Reckoning in Sweden’s Immigration Policy

Stockholm (Photo by Ian Insch / Flickr.com)

The Swedish government intends to reduce non-European immigrant social benefits to deter immigration to Sweden.

To compete for jobs in Sweden’s highly skilled labor market, immigrants from non-EU nations will now need to learn Swedish, according to reforms that the coalition government of Sweden is planning to implement.

Sweden is Facing the Consequences of its Actions

The leaders of the far-right Sweden Democrats (SD) and the three-party coalition have stated that Sweden has “significant problems” with foreign-born individuals who are unemployed and receiving benefits, even though the specifics of the changes are still being worked out.

They stated that over the past ten years, more than 770,000 people have immigrated to Sweden from nations outside the European Union and the European Economic Area (EEA) in an opinion piece published in the newspaper Dagens Nyheter.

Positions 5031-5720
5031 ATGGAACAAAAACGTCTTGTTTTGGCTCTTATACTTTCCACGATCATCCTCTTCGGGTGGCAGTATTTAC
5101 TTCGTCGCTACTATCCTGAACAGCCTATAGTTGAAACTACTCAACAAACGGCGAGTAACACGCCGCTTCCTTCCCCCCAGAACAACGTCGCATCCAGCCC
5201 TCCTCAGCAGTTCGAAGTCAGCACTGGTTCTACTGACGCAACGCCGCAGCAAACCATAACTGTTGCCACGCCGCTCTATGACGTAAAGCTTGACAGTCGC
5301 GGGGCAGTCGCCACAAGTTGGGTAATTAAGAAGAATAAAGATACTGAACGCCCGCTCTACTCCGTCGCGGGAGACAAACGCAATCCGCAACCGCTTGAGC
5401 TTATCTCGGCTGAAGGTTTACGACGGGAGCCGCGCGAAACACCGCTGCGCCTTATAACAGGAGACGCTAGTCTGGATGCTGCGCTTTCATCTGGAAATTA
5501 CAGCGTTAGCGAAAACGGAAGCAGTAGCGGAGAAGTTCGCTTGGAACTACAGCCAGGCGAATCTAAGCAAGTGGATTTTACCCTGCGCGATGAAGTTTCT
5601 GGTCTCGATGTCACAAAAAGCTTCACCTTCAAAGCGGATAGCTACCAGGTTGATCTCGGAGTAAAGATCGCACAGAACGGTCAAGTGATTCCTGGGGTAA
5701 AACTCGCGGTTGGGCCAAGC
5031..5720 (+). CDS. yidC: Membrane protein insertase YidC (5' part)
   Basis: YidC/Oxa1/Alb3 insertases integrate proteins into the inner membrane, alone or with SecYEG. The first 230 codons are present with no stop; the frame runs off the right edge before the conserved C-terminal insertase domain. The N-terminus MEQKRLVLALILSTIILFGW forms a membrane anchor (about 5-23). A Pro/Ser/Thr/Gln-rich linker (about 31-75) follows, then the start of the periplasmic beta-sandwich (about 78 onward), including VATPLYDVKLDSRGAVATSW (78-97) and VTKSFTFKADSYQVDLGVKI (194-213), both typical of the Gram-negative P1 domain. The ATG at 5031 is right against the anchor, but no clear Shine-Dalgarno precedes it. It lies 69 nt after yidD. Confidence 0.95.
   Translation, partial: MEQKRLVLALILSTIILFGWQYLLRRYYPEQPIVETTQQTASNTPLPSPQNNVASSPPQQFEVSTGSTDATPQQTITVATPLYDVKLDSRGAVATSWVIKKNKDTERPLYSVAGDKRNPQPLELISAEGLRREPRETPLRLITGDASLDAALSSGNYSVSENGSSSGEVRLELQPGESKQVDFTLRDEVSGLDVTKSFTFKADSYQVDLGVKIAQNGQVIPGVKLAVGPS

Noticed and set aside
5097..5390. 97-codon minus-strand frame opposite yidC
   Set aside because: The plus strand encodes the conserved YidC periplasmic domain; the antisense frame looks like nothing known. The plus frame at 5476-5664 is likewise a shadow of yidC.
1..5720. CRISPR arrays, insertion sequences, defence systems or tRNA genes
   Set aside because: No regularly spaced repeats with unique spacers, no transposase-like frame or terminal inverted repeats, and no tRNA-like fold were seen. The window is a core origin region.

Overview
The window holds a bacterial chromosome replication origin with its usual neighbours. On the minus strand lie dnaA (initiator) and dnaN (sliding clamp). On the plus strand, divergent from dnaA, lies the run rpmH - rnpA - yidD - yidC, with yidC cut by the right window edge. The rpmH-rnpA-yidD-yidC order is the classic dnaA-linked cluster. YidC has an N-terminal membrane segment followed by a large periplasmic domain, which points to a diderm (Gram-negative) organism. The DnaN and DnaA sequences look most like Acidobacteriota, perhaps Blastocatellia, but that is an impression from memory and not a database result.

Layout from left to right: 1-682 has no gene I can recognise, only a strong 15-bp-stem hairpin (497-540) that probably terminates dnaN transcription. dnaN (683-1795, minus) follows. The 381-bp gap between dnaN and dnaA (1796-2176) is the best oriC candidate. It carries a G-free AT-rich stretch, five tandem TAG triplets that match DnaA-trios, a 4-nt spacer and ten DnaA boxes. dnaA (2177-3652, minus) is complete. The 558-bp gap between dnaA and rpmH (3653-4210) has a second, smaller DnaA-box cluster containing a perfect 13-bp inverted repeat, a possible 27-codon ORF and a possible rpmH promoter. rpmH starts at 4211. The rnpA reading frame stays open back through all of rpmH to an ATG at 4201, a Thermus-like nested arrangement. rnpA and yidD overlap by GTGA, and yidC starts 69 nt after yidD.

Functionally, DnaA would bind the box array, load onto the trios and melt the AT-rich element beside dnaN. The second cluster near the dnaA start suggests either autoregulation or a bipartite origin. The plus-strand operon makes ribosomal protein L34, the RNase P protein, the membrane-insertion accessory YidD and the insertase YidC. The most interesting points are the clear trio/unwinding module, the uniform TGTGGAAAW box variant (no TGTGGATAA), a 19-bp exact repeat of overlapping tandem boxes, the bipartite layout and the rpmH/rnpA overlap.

Together with an integration policy that has made almost no demands (on immigrants) and provided no incentive to integrate into society, immigration has created a divided Sweden,” they said.

Sweden’s Gang Violence Linked to Irresponsible Migration Policy

To help stop an increase in gang killings, the prime minister of Sweden has summoned the head of the military in September. Chief of the armed forces Micael Byden then said he was ready to support police work.

Police have connected drug use, a growing wealth gap, and poor immigrant integration to the violence.

According to a 2021 official government report, four out of every million people in Sweden die from gun-related causes annually, while the average number is 1.6.

There is No Shortage on Restriction Proposals

Just over a year ago, Jimmie Akesson’s populist and anti-immigration Sweden Democrats provided support for center-right Prime Minister Ulf Kristersson’s minority government in Sweden. It has implemented several reforms since last September with the goal of lowering the number of undocumented immigrants entering Sweden and removing those who are denied asylum.

Proposals to increase the requirements for citizenship, identify migrants through DNA analysis, restrict the number of residence permits granted for humanitarian reasons, tighten the requirements for family reunion visas, and eliminate the opportunity to apply for a work visa after an asylum application is denied are just a few of the changes.

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